If any bit in a byte is tainted, the entire byte is considered tainted. Maintaining taint status at a byte granularity is a conservative approximation, i.e. we do not ever lose track of sensitive data, although some data may be unnecessarily tainted. Bit granularity would take minimal additional effort, but we have not yet encountered a situation where this would noticeably aid our analysis.

For simplicity, TaintBochs only maintains shadow memory for the guest's main memory and the IA-32's eight general-purpose registers. Debug registers, control registers, SIMD (e.g. MMX, SSE) registers, and flags are disregarded, as is chip set and I/O device state. Adding the necessary tracking for other processor or I/O device state (e.g. disk, frame buffer) would be quite straightforward, but the current implementation is sufficient for many kinds of useful analysis. We are not terribly concerned about the guest's ability to launder taint bits through the processor's debug registers, for example, as our assumption is that software under analysis is not intentionally malicious. Propagation Policy

We must decide how operations in the system should affect shadow state. If two registers A and B are added, and one of them is tainted, is the register where the result are stored also tainted? We refer to the collective set of policies that decide this as the propagation policy.

In the trivial case where data is simply copied, we perform the same operation in the address space of shadow memory. So, if the assignment ${A \leftarrow B}$ executes on normal memory, then ${A \leftarrow B}$ is also executed on shadow memory. Consequently, if $B$ was tainted then $A$ is now also tainted, and if $B$ was not tainted, $A$ is now also no longer tainted.

The answer is less straightforward when an instruction produces a new value based on a set of inputs. In such cases, our simulator must decide on whether and how to taint the instruction's output(s). Our choices must balance the desire to preserve any possibly interesting taints against the need to minimize spurious reports, i.e. avoid tainting too much data or uninteresting data. This roughly corresponds to the false negatives vs. false positives trade-offs made in other taint analysis tools. As we will see, it is in general impossible to achieve the latter goal perfectly, so some compromises must be made.

Processor instructions typically produce outputs that are some function of their inputs. Our basic propagation policy is simply that if any byte of any input value is tainted, then all bytes of the output are tainted. This policy is clearly conservative and errs on the side of tainting too much. Interestingly though, with the exception of cases noted below, we have not yet encountered any obviously spurious output resulting from our policy. Propagation Problems

There are a number of quite common situations where the basic propagation policy presented before either fails to taint interesting information, or taints more than strictly necessary. We have discovered the following so far: Evading Tainting

While the propagation policy defined above works well for us in practice, data can be propagated in a manner that evades tainting. For example, the following C code,

if (x == 0) y = 0;
else if (x == 1) y = 1;
else if (x == 255) y = 255;

effectively copies x to y, but since TaintBochs does not taint comparison flags or the output of instructions that follow a control flow decision based on them, the associated taint for x does not propagate to y. Interestingly, the Windows 2000 kernel illustrates this problem when translating keyboard scancodes into unicode.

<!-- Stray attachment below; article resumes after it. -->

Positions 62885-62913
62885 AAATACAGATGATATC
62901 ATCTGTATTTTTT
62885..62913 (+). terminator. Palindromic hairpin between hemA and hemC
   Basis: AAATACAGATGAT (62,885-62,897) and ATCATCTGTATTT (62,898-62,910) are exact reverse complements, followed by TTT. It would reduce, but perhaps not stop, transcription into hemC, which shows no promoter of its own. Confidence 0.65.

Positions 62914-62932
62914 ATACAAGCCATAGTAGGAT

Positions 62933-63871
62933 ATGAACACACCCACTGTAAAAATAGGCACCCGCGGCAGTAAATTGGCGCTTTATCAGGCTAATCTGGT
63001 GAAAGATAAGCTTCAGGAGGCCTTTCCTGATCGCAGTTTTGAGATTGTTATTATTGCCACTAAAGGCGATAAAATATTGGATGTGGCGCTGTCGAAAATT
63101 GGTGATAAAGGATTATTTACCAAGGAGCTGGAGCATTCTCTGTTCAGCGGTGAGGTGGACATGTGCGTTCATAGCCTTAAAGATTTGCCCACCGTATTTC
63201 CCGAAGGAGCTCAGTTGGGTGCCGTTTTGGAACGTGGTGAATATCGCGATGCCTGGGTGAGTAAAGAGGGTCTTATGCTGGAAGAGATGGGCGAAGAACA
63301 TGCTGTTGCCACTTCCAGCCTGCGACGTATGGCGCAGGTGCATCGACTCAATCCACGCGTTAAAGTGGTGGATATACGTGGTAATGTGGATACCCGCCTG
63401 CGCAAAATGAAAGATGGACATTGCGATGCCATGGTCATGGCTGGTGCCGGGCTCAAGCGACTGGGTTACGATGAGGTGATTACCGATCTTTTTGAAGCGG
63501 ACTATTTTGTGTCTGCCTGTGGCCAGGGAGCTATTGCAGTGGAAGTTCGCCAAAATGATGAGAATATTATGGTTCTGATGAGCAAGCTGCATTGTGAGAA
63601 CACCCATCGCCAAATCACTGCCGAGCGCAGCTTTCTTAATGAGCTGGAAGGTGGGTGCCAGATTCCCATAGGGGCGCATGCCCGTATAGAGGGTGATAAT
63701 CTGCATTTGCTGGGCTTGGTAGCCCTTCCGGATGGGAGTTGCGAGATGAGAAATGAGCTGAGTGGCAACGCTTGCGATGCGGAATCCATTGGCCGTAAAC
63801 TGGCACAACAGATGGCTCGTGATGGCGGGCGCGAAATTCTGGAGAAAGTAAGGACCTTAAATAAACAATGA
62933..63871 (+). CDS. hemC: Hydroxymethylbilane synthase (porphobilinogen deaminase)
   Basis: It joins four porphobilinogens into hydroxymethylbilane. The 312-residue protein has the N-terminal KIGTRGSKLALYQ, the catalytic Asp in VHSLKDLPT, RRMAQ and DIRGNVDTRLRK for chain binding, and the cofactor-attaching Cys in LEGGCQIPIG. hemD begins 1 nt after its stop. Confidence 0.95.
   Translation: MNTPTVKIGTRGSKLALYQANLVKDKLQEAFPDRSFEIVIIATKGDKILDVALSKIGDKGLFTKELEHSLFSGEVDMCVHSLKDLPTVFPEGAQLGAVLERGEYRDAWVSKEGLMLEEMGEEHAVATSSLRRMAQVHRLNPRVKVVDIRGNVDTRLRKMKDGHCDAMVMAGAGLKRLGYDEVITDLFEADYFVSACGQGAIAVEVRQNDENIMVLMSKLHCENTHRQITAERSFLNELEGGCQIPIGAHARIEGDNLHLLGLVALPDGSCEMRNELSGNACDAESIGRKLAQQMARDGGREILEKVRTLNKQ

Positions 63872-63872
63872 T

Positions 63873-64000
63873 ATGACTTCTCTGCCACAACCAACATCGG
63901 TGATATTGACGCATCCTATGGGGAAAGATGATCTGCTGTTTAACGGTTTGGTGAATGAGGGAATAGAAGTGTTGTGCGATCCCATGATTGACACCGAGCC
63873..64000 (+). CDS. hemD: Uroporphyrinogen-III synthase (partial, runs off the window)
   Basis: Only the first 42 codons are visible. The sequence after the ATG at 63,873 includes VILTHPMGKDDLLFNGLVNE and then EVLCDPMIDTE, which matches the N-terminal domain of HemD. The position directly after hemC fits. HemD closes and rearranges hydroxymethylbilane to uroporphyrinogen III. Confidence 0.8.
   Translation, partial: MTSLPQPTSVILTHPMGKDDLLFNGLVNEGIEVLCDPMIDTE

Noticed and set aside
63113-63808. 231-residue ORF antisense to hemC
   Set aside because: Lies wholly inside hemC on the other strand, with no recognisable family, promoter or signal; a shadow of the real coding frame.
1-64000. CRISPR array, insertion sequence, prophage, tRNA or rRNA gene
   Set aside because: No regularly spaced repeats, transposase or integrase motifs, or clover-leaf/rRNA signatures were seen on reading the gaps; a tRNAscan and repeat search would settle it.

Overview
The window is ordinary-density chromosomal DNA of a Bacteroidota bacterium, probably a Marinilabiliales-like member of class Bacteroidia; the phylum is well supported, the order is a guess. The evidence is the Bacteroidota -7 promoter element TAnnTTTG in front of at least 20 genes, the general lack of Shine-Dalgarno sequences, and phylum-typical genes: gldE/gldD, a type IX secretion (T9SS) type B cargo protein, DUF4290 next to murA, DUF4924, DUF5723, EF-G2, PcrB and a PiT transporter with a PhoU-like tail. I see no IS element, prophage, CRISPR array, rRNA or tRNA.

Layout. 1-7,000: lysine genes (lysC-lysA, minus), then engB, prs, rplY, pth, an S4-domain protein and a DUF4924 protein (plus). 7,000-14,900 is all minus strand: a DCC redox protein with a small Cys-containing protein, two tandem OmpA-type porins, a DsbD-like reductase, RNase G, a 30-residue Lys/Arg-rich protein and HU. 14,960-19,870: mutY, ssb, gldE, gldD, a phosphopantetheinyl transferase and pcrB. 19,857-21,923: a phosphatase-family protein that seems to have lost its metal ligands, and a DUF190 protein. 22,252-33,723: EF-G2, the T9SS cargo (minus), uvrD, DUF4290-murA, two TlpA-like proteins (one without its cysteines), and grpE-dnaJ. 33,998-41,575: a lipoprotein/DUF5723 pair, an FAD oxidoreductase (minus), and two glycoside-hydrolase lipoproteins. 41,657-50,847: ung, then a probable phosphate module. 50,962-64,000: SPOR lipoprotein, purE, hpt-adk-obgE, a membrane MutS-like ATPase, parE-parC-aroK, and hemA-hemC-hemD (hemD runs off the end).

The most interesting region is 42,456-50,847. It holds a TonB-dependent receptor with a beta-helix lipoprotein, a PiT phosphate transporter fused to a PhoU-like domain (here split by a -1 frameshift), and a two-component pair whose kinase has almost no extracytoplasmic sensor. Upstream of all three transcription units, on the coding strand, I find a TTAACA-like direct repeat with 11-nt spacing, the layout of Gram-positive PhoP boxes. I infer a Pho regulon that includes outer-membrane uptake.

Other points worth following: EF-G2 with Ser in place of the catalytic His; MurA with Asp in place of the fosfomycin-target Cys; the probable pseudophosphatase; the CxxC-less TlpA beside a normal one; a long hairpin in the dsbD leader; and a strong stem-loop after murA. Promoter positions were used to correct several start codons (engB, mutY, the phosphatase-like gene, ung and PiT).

Another possible attack comes from the fact that TaintBochs never considers instruction immediates to be tainted. A guest could take advantage of this by dynamically generating code with proper immediate values that constructs a copy of a string.

Because such attacks do exist, TaintBochs can never prove the absence of errors; we don't expect to use it against actively malicious guests. Instead, TaintBochs is primarily focused on being a testing and analysis tool for finding errors. Taint Sources

TaintBochs supports a variety of methods for introducing taints:

3.2 Whole-System Logging

TaintBochs must provide some mechanism for answering the key questions necessary to understand taint propagation: Who has tainted data? How did they get it? and When did that happen?. It achieves this through whole-system logging.

Whole system logging records sufficient data at simulation time to reconstitute a fairly complete image of the state of a guest at any given point in the simulation. This is achieved by recording all changes to interesting system state, e.g. memory and registers, from the system's initial startup state. By combining this information with the initial system image we can ``play'' the log forward to give us the state of the system at any point in time.

Ideally, we would like to log all changes to state, since we can then recreate a perfect image of the guest at a given instant. However, logging requires storage for the log and has runtime overhead from logging. Thus, operations which are logged are limited to those necessary to meet two requirements. First we need to be able to recreate guest memory and its associated taint status at any instruction boundary to provide a complete picture of what was tainted. Second, we would like to have enough register state available to generate a useful backtrace to allow deeper inspection of code which caused tainting.

To provide this information the log includes writes to memory, changes to memory taint state, and changes to the stack pointer register (ESP) and frame pointer register (EBP). Each log entry includes the address (EIP) of the instruction that triggered the log entry, plus the instruction count, which is the number of instructions executed by the virtual CPU since it was initialized.

To assemble a complete picture of system state TaintBochs dumps a full snapshot of system memory to disk each time logging is started or restarted. This ensures that memory contents are fully known at the log's start, allowing subsequent memory states to be reconstructed by combining the log and the initial snapshot.